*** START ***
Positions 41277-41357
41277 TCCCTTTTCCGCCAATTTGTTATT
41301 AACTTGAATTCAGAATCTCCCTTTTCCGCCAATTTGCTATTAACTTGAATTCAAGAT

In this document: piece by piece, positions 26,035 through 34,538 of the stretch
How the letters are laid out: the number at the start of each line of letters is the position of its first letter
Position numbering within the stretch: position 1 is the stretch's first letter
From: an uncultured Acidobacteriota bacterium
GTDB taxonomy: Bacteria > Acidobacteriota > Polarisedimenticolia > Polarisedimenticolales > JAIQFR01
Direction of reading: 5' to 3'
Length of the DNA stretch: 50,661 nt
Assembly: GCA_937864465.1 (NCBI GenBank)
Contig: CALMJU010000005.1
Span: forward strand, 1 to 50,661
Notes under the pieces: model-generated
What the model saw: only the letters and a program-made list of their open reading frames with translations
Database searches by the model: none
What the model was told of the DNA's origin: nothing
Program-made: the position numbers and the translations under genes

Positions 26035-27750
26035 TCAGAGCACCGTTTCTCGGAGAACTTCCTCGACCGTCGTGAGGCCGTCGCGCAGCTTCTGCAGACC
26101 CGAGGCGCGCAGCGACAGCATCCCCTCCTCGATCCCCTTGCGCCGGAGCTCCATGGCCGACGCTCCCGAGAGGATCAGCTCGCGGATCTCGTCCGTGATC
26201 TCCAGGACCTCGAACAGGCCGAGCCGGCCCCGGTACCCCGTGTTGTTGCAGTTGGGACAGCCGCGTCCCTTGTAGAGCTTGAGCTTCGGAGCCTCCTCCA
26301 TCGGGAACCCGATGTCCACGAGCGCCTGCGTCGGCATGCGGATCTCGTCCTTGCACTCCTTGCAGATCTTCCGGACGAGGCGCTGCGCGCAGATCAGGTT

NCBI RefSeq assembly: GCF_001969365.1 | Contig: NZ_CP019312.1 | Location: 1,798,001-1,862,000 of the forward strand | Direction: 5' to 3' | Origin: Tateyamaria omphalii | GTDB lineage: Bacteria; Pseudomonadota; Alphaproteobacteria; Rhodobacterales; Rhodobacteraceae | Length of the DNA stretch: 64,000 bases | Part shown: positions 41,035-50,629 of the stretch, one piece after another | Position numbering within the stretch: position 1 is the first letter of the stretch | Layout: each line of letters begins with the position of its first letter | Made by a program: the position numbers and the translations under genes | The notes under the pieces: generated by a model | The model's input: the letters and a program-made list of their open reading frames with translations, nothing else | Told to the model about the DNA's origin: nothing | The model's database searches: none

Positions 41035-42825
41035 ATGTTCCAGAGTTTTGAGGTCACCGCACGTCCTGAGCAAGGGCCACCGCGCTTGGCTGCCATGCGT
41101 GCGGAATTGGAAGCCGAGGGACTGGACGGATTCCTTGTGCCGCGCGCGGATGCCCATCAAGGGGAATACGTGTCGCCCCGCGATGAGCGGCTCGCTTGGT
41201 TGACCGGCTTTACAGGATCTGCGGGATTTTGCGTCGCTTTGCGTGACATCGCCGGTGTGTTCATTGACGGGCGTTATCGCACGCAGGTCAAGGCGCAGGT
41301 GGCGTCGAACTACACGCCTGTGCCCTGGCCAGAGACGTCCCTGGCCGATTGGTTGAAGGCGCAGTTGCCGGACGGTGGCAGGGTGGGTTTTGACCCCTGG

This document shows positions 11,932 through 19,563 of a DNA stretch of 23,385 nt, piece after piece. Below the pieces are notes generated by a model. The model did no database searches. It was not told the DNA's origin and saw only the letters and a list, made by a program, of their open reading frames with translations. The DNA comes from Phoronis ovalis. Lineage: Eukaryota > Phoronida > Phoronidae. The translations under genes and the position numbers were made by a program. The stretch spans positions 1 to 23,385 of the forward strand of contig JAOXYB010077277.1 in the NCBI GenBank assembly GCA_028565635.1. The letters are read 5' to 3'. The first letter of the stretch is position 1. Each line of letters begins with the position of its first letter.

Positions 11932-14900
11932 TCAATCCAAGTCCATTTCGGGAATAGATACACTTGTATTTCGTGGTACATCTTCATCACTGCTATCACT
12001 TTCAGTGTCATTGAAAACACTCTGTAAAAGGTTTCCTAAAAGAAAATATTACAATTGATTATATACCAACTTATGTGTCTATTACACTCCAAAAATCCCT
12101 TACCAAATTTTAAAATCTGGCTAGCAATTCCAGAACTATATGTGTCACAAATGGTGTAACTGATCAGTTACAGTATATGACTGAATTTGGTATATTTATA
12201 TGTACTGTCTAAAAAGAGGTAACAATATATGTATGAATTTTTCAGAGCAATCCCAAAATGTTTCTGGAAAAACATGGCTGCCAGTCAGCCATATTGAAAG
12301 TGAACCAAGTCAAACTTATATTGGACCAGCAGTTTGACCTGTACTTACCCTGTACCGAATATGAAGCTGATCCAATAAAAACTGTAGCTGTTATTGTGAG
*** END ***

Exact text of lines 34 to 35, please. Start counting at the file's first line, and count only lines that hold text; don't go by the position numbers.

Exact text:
12101 TACCAAATTTTAAAATCTGGCTAGCAATTCCAGAACTATATGTGTCACAAATGGTGTAACTGATCAGTTACAGTATATGACTGAATTTGGTATATTTATA
12201 TGTACTGTCTAAAAAGAGGTAACAATATATGTATGAATTTTTCAGAGCAATCCCAAAATGTTTCTGGAAAAACATGGCTGCCAGTCAGCCATATTGAAAG